Bracketed morality in adolescent football players: a tale of two contexts

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Colleges, School and Institutes

Abstract

Background
The concept of bracketed morality has received some empirical support in several sport studies. In this research, we examined bracketed morality in adolescent football players. Specifically, we investigated: (a) whether moral behaviour differs between two contexts - sport and school - and whether these differences are moderated by age and sex; and (b) whether context differences in moral behaviour are explained by corresponding context differences in peer motivational climate, moral disengagement, and empathy.

Design
We conducted two studies using a cross-sectional design.

Method
In both studies, adolescent football players completed measures of prosocial and antisocial behaviour toward their teammates and opponents in sport and toward their classmates in school. Participants also completed measures of peer motivational climate (Study 1) and moral disengagement and empathy (Study 2) in the two contexts.

Results
Across the two studies and all age groups, prosocial teammate behaviour was more frequent in sport than school; the opposite pattern was revealed for prosocial opponent behaviour. Antisocial teammate behaviour was less frequent in sport than school in younger athletes, but there was no (overall) context difference in older athletes. In Study 2, in girls, antisocial opponent behaviour was more frequent in sport than school across all age groups. In boys, this behaviour was less frequent in sport than school in early adolescence, but this pattern was reversed in middle and late adolescence. Context differences in task peer climate accounted for context differences in the two prosocial behaviours, while context differences in moral disengagement accounted for context differences in the two antisocial behaviours.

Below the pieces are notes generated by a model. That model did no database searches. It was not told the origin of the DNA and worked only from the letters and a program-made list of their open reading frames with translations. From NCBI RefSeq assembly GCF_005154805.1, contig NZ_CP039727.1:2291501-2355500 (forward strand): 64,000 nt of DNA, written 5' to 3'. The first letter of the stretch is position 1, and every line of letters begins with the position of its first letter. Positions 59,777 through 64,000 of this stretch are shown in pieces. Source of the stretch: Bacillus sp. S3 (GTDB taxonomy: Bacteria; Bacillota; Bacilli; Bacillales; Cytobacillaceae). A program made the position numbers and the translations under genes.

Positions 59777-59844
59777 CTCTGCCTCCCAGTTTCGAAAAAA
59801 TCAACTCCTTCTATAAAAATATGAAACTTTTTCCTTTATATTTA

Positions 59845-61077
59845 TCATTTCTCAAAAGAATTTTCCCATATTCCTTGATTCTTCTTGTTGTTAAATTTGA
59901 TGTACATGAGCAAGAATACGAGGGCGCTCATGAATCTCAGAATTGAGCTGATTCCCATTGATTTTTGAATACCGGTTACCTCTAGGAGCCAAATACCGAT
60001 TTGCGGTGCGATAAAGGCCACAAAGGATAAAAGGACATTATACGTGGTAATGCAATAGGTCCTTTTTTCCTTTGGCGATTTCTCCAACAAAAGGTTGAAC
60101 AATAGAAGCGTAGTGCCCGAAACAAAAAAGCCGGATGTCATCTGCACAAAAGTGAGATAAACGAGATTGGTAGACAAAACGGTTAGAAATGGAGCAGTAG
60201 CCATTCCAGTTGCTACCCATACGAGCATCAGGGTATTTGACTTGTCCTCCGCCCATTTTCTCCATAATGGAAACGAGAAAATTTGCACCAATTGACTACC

Conclusions
Our findings extend the concept of bracketed morality to moral behaviour in sport and school in adolescents and suggest that by intervening on task peer climate and moral disengagement we could reduce the gap in prosocial and antisocial behaviours between the two contexts.

Bibliographic note

Publisher Copyright: © 2020 Elsevier Ltd

Details

Original languageEnglish
Article number101835
JournalPsychology of Sport and Exercise
Volume53
Early online date22 Oct 2020
Publication statusPublished - Mar 2021

Keywords

  • Moral development, Bracketed morality, School, Sport, Antisocial and prosocial behaviour

ASJC Scopus subject areas